Watermark Stealing in Large Language Models

SRI Lab @ ETH Zurich
TL;DR: We challenge the assumption that LLM watermarks are ready for deployment by showing that prominent schemes can be stolen for under $50, enabling realistic spoofing and scrubbing attacks at scale.

What is watermark stealing?

We show that a malicious actor can approximate the secret watermark rules used by the LLM provider only by querying the public API with a limited number of prompts.

  • The most promising line of LLM watermarking schemes () works by altering the generation process of the LLM based on unique watermark rules, determined by the secret key known only to the server. Without secret key knowledge, the watermarked text looks unremarkable, but with it, the server can detect the unusually high usage of so-called green tokens, mathematically proving that a piece of text was watermarked. Recent work posits that current schemes may be fit for deployment, but we provide evidence for the opposite.
  • We show that a malicious attacker () with only API access to the watermarked model, and a budget of under $50 in ChatGPT API costs, can use benign queries to build an approximate model of the secret watermark rules used by the server (). The details of our automated stealing algorithm are thoroughly laid out in our paper.
  • After paying this one-time cost the attacker effectively reverse-engineered the watermark, and can now mount arbitrarily many realistic spoofing and scrubbing attacks with no manual effort, which destroys the practical value of the watermark.

What are spoofing attacks?

Our attacker can now (>80% success rate) produce quality texts that are falsely attributed to the model provider, discrediting the watermark and causing them reputational harm.

  • In a realistic spoofing attack the attacker generates high-quality text on arbitrary topics, which is confidently detected as watermarked by the detector. This should be impossible for parties that do not know the secret key.
  • A spoofing attack applied at scale discredits the watermark, as the server is unable to distinguish between truly watermarked and spoofed texts. Further, releasing harmful/toxic texts that are falsely attributed to a specific LLM provider at scale can lead to reputational damage.
  • We demonstrate reliable spoofing of a state-of-the-art scheme KGW2-SelfHash, previously thought to be safe. Our attacker combines the previously built approximate model of watermark rules () with an open-source LLM, to produce high-quality texts that are detected as watermarked with over 80% success rate. This works equally well when producing harmful texts, even when the original model is well aligned to refuse any harmful prompts. We show some examples below.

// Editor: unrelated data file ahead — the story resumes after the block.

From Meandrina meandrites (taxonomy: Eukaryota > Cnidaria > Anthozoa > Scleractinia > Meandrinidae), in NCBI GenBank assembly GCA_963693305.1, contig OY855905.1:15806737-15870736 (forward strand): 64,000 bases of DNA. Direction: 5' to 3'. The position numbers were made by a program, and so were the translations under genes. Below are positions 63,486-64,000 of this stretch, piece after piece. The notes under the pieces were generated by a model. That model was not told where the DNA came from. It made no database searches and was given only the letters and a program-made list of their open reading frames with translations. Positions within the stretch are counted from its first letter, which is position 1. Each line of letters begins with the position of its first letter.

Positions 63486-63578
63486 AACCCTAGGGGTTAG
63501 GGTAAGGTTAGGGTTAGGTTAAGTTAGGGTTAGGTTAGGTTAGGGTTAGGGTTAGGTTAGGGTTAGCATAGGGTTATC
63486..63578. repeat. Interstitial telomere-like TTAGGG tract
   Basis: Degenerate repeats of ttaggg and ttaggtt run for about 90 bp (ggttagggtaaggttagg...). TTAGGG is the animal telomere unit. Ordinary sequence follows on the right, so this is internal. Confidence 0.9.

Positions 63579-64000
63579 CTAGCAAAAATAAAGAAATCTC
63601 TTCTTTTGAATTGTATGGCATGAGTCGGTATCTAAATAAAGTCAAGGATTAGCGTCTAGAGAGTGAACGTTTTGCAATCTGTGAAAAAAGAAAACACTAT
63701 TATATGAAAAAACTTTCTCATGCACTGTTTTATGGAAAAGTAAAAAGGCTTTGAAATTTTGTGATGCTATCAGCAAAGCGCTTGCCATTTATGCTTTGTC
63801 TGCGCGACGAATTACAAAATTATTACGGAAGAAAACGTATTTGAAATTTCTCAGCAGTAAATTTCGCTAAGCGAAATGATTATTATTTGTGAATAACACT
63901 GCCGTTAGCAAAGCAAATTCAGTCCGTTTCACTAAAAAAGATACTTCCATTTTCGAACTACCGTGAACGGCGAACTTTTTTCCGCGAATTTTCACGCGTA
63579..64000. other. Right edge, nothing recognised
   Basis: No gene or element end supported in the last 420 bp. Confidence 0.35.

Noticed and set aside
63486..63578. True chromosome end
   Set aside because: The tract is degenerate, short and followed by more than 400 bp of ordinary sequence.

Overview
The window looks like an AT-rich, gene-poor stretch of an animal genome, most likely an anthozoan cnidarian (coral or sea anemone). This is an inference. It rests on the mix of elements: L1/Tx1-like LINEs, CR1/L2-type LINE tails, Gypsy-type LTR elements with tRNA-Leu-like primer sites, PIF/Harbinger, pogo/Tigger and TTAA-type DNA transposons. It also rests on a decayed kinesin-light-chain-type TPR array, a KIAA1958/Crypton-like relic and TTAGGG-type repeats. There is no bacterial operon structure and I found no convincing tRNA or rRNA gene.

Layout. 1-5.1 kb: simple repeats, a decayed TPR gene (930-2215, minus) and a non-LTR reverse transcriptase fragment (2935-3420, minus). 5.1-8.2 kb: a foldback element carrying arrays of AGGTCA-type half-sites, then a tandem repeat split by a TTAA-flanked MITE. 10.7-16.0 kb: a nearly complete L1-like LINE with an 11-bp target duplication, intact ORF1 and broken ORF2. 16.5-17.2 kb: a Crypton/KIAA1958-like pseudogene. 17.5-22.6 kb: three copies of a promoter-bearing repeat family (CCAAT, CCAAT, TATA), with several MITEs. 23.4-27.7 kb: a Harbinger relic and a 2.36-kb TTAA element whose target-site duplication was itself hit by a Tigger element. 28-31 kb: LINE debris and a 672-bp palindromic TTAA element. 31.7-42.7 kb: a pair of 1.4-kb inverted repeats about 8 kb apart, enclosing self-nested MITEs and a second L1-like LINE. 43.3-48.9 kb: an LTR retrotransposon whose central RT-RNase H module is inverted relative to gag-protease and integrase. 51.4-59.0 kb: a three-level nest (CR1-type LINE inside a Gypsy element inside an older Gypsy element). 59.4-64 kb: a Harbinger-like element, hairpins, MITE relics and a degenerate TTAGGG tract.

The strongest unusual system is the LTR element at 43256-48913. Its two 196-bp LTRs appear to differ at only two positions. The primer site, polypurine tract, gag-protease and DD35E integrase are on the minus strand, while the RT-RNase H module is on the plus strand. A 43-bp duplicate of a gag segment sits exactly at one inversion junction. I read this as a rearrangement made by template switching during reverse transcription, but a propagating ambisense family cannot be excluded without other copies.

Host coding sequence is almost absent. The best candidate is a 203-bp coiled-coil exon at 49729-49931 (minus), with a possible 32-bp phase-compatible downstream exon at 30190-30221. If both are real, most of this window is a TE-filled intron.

• In our experiments we additionally demonstrate similar success across several other schemes, study how our attack scales with query cost, and show success in the setting where the attacker paraphrases existing (non-watermarked) text.

What are scrubbing attacks?

Our stealing attacker can also strip the watermark from LLM outputs even in challenging settings (85% success rate, 1% before our work), concealing misuse such as plagiarism.

  • In a scrubbing attack the attacker removes the watermark, i.e., tweaks the watermarked server response in a quality-preserving way, such that the resulting text is non-watermarked. If scrubbing is viable, misuse of powerful LLMs can be concealed, making it impossible to detect malicious use cases such as plagiarism or automated spamming and disinformation campaigns.
  • Researchers have studied the threat of scrubbing attacks before, concluding that current state-of-the-art schemes are robust to this threat for sufficiently long texts.
  • We show that this is not the case under the threat of watermark stealing. Our attacker can apply its partial knowledge of the watermark rules () to significantly boost the success rate of scrubbing on long texts with no need for additional queries to the server. Notably, we boost scrubbing success from 1% to 85% for the KGW2-SelfHash scheme. Similar results are obtained for several other schemes, as we show in our experimental evaluation in the paper. Below, we also show several examples.
  • Our results challenge the common belief that robustness to spoofing attacks and scrubbing attacks are at odds for current schemes. On the contrary, we demonstrate that any vulnerability to watermark stealing enables both attacks at levels much higher than previously thought.